Dwelling value growth has slowed as demand from investor’s falls; is this just a coincidence or does it highlight just how reliant the housing market has become on demand from the investor segment?
Over the past five years, dwelling values nationally have increased by 39.3% largely driven by Sydney and Melbourne where values have increased by a much larger amount. Similarly, over the most recent five years investors have committed to housing finance commitments totalling $695.6 billion.
At their peak in May 2015, investors accounted for 54.8% of new (excluding refinances) mortgage demand which was an historic high. With investor demand now slowing, falling a further -6.2% in September 2017 and dwelling values falling in the most investor-centric city (Sydney), what impact is the investor slowdown going to have on the broader housing market? To try and determine, we shall take a look at investor housing demand across each state and territory.
At their peak in May 2015, investors accounted for 63.6% of new mortgage demand which has since fallen to 50.3% in September 2017, its lowest proportion since December 2015 and well below its five year average of 55.6% of new mortgage commitments.
investors currently account for 43.2% of new mortgage demand which is well down from the May 2015 peak of 54.7% and below the five year average of 46.9%.
Investor activity peaked all the way back in 2007 when investors comprised 49.3% of mortgage demand. Investors currently account for 34.3% of new mortgage lending which is lower than the five year average of 40.8%.
Investor activity peaked at 47.5% of new mortgage lending in June 2015 and has reduced to 36.9% in September 2017. Over the past five years, investors have accounted for an average of 39.8% of new mortgage lending each month.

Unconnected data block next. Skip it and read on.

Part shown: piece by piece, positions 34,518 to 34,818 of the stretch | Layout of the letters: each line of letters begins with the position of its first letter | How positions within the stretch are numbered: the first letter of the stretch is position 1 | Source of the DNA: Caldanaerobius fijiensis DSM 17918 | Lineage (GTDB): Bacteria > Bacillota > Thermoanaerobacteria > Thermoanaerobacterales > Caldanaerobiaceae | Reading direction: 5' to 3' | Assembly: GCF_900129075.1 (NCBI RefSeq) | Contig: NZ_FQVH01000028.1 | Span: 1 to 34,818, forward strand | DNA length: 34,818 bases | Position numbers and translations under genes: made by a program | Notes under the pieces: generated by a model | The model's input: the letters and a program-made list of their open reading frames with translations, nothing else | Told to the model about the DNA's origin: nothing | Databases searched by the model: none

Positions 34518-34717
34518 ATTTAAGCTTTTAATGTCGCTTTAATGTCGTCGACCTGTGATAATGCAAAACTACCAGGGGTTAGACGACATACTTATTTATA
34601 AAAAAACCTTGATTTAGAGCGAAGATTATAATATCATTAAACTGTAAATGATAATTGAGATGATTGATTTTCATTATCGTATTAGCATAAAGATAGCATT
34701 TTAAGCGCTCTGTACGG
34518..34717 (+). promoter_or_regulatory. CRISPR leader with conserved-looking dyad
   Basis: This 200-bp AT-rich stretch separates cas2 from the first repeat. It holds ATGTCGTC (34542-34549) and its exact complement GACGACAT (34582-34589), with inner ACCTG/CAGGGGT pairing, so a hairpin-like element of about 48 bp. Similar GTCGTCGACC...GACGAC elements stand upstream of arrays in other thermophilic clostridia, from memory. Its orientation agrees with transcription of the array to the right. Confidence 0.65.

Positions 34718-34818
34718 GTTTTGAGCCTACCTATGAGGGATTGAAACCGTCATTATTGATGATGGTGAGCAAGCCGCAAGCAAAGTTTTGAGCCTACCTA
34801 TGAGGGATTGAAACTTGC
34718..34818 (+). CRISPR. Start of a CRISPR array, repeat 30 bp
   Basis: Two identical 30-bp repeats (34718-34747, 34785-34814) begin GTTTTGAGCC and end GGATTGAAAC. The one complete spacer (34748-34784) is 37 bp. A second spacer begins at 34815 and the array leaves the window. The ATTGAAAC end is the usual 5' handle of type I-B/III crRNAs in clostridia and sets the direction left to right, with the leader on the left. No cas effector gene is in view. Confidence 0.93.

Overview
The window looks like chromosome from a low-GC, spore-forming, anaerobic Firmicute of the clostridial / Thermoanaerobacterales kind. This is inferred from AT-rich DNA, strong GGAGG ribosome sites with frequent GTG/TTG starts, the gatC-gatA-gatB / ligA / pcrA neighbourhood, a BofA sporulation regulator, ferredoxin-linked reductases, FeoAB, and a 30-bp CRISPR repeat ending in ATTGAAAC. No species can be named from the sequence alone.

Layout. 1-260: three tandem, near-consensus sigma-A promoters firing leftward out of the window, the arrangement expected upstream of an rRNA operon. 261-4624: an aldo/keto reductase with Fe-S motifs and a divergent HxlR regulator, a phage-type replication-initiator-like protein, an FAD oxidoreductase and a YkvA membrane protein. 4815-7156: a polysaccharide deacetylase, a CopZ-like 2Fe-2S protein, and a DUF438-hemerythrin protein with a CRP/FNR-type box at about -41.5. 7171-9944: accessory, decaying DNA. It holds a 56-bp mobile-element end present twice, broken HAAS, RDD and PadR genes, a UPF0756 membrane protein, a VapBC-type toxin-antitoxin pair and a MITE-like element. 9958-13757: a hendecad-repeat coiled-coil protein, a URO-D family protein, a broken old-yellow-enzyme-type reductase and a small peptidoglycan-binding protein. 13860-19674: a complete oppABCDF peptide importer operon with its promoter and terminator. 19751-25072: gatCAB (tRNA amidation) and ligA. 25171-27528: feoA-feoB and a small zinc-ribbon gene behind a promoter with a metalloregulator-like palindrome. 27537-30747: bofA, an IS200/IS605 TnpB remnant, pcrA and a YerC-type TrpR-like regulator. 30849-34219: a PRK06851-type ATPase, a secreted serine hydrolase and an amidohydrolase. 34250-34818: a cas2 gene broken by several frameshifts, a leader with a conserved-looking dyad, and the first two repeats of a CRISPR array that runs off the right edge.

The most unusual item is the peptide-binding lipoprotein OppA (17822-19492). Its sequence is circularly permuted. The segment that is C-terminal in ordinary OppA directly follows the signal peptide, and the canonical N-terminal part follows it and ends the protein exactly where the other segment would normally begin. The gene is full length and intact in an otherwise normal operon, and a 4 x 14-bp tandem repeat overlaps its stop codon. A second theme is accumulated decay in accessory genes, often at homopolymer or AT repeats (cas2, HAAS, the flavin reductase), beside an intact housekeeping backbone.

Investor participation peaked all the way back in December 2008 at 49.8% of new mortgage lending. Over the past five years, investors have averaged 38.1% of new mortgage lending and were recorded at 33.6% in September 2017.
Over the past five years, investors have averaged 30.3% of new mortgage demand in the state while in September 2017 investors accounted for a slightly higher 33.3% of new mortgage demand.
After peaking at 61.5% of new mortgage demand in June 2014, investors have slumped to just 34.1% of demand in September 2017 which is much lower than the five year average of 49.2%.
Investors currently account for 38.2% of new mortgage demand which is lower than the five year average of 43.0% and much lower than the historic high of 50.4% all the way back in June 2000.
The data shows that as mortgage demand from investors, particularly in NSW, has slowed, so too has the rate of value growth. In fact, Sydney dwelling values are now falling as investor demand continues to fade. Melbourne has also seen value growth slow although not to the same magnitude as Sydney however, investor participation over recent years in Vic has not been as significant as in NSW. Outside of NSW and Vic, investors have not been the most significant source of new mortgage housing demand over recent years.
A similar trend was evident when credit conditions were tightened after the first round of APRA’s macroprudential policy changes through 2015 and early 2016.
With investor demand continuing to reduce due to tighter credit conditions, low yields and affordability constraints, it is reasonable to expect that this will have the greatest impact on NSW housing markets followed by those in Vic. Elsewhere, the changing landscape may slow markets a little but other states and territories have largely seen demand over recent years driven by owner occupiers. If anything, the lack of value growth in these market, superior affordability and less demand from investors may make buying conditions slightly more favourable for owner occupiers.